Opinion

A fragmented fishing industry is bad for fish – and fishermen
By Tony Leiman and Johann Augustyn

In May this year, the deep-sea trawl fishery was awarded the holy grail of the international seafood industry: accreditation from the Marine Stewardship Council (MSC), the world’s oldest and most respected seafood certification body. This is the third time South Africa’s deep-sea trawl fishery has secured certification from the MSC and in the latest assessment, the fishery scored highly for almost all the criteria against it was measured, and met the MSC standard for all.

However, in spite of the deep-sea trawling industry’s unquestionable success – both in terms of sustainability and competitiveness – there continue to be strident calls for its fragmentation. Most recently, Kholiswa Mnisi and Bongisa Lekezwa, in a paper delivered to the Competition Commission, argued that the Department of Agriculture, Forestry and Fisheries (DAFF) should use the forthcoming renewal of long-term fishing rights (due in 2020) to fragment access to fishing resources. More particularly they suggested that DAFF should actively oppose the industry’s natural tendency to consolidation:

During the 2020 review of fishing rights, DAFF has the opportunity to restructure the industry by breaking (the) path dependency of reconsolidation that the industry has been locked in. In the short run such an approach may cause job losses, however the long run ownership and economic participation would be diverse.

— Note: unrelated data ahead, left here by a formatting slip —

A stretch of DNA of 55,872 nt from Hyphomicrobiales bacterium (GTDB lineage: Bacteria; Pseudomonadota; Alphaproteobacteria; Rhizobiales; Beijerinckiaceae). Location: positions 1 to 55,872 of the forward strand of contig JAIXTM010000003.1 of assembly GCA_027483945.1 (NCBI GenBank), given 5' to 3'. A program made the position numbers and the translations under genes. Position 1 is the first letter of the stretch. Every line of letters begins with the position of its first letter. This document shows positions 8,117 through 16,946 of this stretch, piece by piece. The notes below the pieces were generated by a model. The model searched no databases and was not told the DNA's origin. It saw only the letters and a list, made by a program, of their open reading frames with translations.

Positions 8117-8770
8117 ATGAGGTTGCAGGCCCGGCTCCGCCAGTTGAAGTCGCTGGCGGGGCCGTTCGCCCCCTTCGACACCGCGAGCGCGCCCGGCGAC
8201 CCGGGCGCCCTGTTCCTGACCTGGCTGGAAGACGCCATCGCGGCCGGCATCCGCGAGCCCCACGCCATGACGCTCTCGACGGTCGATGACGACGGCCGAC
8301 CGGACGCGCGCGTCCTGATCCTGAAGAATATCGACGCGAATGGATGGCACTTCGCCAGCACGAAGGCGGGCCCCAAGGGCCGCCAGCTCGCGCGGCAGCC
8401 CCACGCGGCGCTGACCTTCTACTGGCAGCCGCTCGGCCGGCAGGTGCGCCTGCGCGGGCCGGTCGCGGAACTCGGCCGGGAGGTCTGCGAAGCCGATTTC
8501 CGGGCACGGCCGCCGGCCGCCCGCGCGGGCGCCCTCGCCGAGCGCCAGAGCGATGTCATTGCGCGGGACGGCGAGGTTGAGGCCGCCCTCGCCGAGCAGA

This is not the first such call and is unlikely to be the last. However, in order to demonstrate the dimensions of the problem posed by such proposals, it is sensible to describe in full the characteristics of the South African hake trawl fishery.

Firstly, it is a “mature” fishery in which profits have long been based on sustainable harvesting rather than mining down the resource stock. All “get rich quick” opportunities are long gone and the industry’s members have demonstrated a mature willingness to sacrifice short-term yields for long-term stability.It was the industry itself that initiated the costly and time consuming process of achieving recognition by the MSC, and in the past 10 years it has addressed many of the concerns raised in the original MSC certification process: bycatch (the catching of species other than hake) is better managed than ever before; interactions between trawl gear and seabirds have been drastically reduced; historical trawl grounds are now ring-fenced to confine the impact of trawling; and the industry is part funding a long-term studyinto the impacts of trawling on the marine ecosystem. Indeed, the industry’s focus on corporate responsibility is increasingly translating into an assumption of responsibility for the well-being of the ecosystem.

Since 2006, the industry has had the security of long-term rights. Government allocated long-term (15 year) rights to 49 right-holders, later raised to 51 after the close of the appeals process. Very quickly, these right-holders formed themselves into first nine and then eight, de facto groupings. The level of concentration is consequently high: the three largest clusters hold 75.7% of the quota and operate 70% of the 50 vessels in regular use, and only one cluster has under 5% of available quota.

The reasons for this clustering are not hard to find. It has three fundamental drivers. The simplest is the need to spread risk. With a single vessel a company carries all of its risk itself; however, if three such firms form a quota-sharing cluster owning three vessels, if one boat is unable to leave harbour, the week’s catch does not fall by 100% but by 33%.